Kiting Records

Please leave a comment if records are out of date or if you have an updated source.

National Records (off the records)

- Farthest in 24 hours

GREENLAND 2010 LEGACY CROSSING. “On 5 June 2010, 25-year-old Eric McNair-Landry (Canada) and 46-year-old Sebastian Copeland (USA/France) kite-skied 595 km (369.72 miles) in 24 hours, covering the distance between on Greenland. The duo established the record speed on day 23 of a 43-day expedition to cross the 2,300-km-long (1429-mile) Greenland icecap from Narsarsuaq in the south to Qaanaaq in the north. They used 14-m (46-ft) Yakusa kites for most the 24-hr period, reaching speeds of 60 km/h (37 mi/h) and beating the previous record of 507.5 km (315.35 miles) by Hugo Rolf Hansen and Bjørn Einar Bjartnes (both Norway) set on 2 July 2009.”

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For reference:

  • The longest distance kitesurfing in 24 hours is 645.6 km (401.2 miles) and was achieved by Rimas Kinka (Lithuania), off the coast of Islamorada, Florida, USA, on 26 February 2012.
  • The longest kite distance with buggy is 315 km.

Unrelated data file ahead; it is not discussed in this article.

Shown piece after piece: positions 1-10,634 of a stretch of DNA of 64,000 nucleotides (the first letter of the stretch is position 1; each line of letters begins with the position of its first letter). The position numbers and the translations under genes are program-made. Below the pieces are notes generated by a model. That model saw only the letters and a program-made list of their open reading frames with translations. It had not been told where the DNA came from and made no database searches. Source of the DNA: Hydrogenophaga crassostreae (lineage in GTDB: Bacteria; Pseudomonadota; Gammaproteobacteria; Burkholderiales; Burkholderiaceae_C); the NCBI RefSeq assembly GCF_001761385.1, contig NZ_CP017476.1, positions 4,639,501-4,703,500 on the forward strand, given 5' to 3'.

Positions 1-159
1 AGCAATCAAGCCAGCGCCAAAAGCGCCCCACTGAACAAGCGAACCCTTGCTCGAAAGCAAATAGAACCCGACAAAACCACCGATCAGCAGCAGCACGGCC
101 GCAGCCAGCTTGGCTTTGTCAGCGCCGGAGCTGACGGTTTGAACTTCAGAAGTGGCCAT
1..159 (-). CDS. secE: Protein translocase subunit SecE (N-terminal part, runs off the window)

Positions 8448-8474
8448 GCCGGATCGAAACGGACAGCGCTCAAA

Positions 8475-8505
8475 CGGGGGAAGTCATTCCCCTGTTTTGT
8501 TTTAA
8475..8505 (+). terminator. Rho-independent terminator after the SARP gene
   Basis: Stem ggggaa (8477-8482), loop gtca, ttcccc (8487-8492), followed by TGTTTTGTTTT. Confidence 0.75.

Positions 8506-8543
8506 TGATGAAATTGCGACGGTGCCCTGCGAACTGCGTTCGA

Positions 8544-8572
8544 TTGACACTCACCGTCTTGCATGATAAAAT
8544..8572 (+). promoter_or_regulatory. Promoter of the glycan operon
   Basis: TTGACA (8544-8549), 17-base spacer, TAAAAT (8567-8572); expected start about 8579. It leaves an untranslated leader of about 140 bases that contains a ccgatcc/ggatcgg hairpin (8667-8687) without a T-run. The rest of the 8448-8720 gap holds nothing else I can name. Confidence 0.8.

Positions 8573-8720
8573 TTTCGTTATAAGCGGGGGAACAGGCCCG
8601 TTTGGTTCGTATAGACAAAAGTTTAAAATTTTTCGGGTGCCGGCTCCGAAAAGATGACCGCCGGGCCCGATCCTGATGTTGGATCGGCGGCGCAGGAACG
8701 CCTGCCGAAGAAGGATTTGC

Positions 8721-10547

• The longest distance with buggy in a non A to B distance is 1050 km in the 24h SPO Kitebuggy race.

 

Kiting journeys

Wings over Greenland. The veteran polar explorers are the first ever to kite around the world’s largest island. Michael Charavin and Cornelius Strohm sailed 5067 kilometers (3148 miles), in 58 days. The whole expedition was 100% powered by snow kiteboarding. It is also longest kite ski journey of all time. “Wings Over Greenland” was a logistic challenge, so that everything went right.

Source

The longest Antarctic unsupported snow-kiting expedition was the 3,120 km (1,938.67 miles) straight line vertical crossing of the Greenland ice cap achieved by UAE-based adventurer Adrian Hayes (UK) and adventurers Devon McDiarmid and Derek Crowe (both Canada), which took 67 days from 20 May to 25 July 2009.

The expedition was unsupported: the team travelled this distance carrying all their supplies with them, with no outside help or assistance for the entire duration of the expedition. The team used kites to travel the vast majority of the distance travelled, with approximately 10 days travel used by skiing and hauling sleds when there was no wind. The record is based on straight line distance, not time. Straight line distance is the normal method by which distances are calculated on polar expeditions. The team’s actual distance travelled (considering deviations and tacking whilst using kites) was 4,260 km (2,647.04). Expedition summary: Duration: 67 days 3120 km straight line distance 4160.2 kms total distance Start date: 20 May 2009 Start (Southern most, ie Atlantic Ocean) point : 610100 N, 464430W Midway date: 3 July 2009 Midway (Northern most, ie Arctic Ocean) point : 821348N, 395754W Finish date: 25 July 2009 Finish (Baffin Sea) point: 774205N, 692726W

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For reference:

 

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